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Wednesday, 24 August 1983
Page: 160

Mr HOWARD —In light of the Treasurer's assurance that he has read every line of Budget Statement No. 2, I refer him to page 29 of his Budget Speech where he said:

Unless the structural deficit were to be reduced, strong recovery in the private sector would ultimately bring on a clash for funds between the two sectors, and thus put at risk the durability of recovery.

Does that statement imply that the structural deficit is being reduced in 1983- 84? If so, how does he reconcile that with page 56 of Statement No. 2 which clearly states the Treasury view that there will be a significant increase in the structural deficit in 1983-84?

Mr KEATING —This is a curious question from the high deficit specialist who left us the dubious inheritance of not $9.6 billion but $10.4 billion. If he is so enamoured of Budget statements, he should look at the Budget statements and see the $800m reconciliation for the $10.4 billion. Then the former Treasurer will see how his prognostications about the $6 billion deficit, which he has now adjusted to $7 billion without any indication whatsoever of how to get from point A to point B, lead me to the conclusion that it is very curious that in some way the former Treasurer is now asking about structural deficits and the size of the Budget deficit generally when in fact this Government has done all within its power to reduce the size of that deficit in this Budget.

Let me get to the central point of the question. It is suggested that there could be a clash for funds in the event of the rise in the structural deficit.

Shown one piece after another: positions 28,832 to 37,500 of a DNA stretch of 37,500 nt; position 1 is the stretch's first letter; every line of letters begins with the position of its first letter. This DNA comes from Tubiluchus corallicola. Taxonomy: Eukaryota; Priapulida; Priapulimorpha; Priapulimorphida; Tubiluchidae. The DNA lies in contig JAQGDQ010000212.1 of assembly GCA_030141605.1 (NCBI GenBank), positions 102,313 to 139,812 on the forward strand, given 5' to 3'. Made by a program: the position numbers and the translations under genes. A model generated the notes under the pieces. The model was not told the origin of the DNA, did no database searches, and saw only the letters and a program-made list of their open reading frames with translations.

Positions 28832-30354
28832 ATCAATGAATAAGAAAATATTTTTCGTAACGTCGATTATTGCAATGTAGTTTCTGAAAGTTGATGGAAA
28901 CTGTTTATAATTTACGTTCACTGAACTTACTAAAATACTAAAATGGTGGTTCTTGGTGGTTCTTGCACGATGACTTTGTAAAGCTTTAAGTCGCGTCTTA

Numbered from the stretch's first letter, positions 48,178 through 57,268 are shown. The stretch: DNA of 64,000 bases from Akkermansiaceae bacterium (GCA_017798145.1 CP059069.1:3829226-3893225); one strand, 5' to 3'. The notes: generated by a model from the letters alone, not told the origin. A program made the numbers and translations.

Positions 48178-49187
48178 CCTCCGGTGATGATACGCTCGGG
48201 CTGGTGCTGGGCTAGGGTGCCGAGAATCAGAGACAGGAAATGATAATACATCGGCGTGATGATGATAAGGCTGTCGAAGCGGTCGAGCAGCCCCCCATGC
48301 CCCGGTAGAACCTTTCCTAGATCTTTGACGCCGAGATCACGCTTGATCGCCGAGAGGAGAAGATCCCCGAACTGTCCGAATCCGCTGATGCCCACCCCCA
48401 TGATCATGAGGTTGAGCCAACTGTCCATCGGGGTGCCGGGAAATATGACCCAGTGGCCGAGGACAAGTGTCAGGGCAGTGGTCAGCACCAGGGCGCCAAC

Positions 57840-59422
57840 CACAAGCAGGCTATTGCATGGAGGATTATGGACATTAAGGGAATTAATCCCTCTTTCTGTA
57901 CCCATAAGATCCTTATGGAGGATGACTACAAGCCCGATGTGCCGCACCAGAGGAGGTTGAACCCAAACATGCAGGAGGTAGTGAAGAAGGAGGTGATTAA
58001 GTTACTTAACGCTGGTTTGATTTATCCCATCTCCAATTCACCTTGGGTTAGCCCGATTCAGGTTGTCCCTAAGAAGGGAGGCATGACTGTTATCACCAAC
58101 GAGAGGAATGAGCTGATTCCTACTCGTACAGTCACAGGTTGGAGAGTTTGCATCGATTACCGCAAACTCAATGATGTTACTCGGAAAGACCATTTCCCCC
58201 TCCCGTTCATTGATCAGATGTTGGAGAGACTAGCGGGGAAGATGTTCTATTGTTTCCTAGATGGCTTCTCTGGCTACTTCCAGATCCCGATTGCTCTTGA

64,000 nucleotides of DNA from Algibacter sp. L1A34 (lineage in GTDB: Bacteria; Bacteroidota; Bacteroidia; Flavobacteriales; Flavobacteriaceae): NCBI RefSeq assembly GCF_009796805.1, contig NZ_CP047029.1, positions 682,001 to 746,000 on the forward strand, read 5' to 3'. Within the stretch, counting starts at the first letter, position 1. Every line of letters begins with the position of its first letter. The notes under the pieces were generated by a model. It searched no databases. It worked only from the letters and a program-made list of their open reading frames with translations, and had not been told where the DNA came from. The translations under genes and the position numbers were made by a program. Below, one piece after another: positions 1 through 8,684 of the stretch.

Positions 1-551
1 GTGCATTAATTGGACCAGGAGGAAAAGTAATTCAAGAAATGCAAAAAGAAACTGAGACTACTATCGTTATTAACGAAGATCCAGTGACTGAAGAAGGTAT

Mr Howard —There is a difference.

Mr KEATING —There is no difference whatsoever. We are saying quite clearly that the structural component of the deficit has increased this year, as it needed to do to lift activity in the economy to take it out of the hole in which the former Government left it. But in future years, as we see a pick-up in activity, the whole of the deficit will be affected by that prosperity. It is a lift in the deficit this year at a time of declining private sector investment, as the Deputy Leader of the Opposition well understands. That is why the Government has taken the view that it can finance a deficit of this magnitude in that climate.

In a recovery we will start to see a return of private investment. In the Budget Papers we are forecasting a fall in private sector investment this year, but the position will improve in 1984-85. By that stage the measures we have taken on superannuation, on the assets test and on the income testing of the over-70s-all the structural-type decisions the former Government should have taken responsibly instead of pork barrelling over the years-will have led to a diminution in the structural deficit in the out years and to the strengthening of private sector investment. Business knows that it would have nowhere to go with the people opposite. It knows that well and truly. It understands that, if there were to be a continuing withdrawal of public sector investment this year, we would see an horrendous recession even more serious than the one we have now. Ours is the only strategy for Australia at this time. We have not only the confidence of the majority of the Parliament, the Premiers and those people who attended the National Economic Summit Conference but also, I believe, the support of the broad majority of the Australian people for our strategy.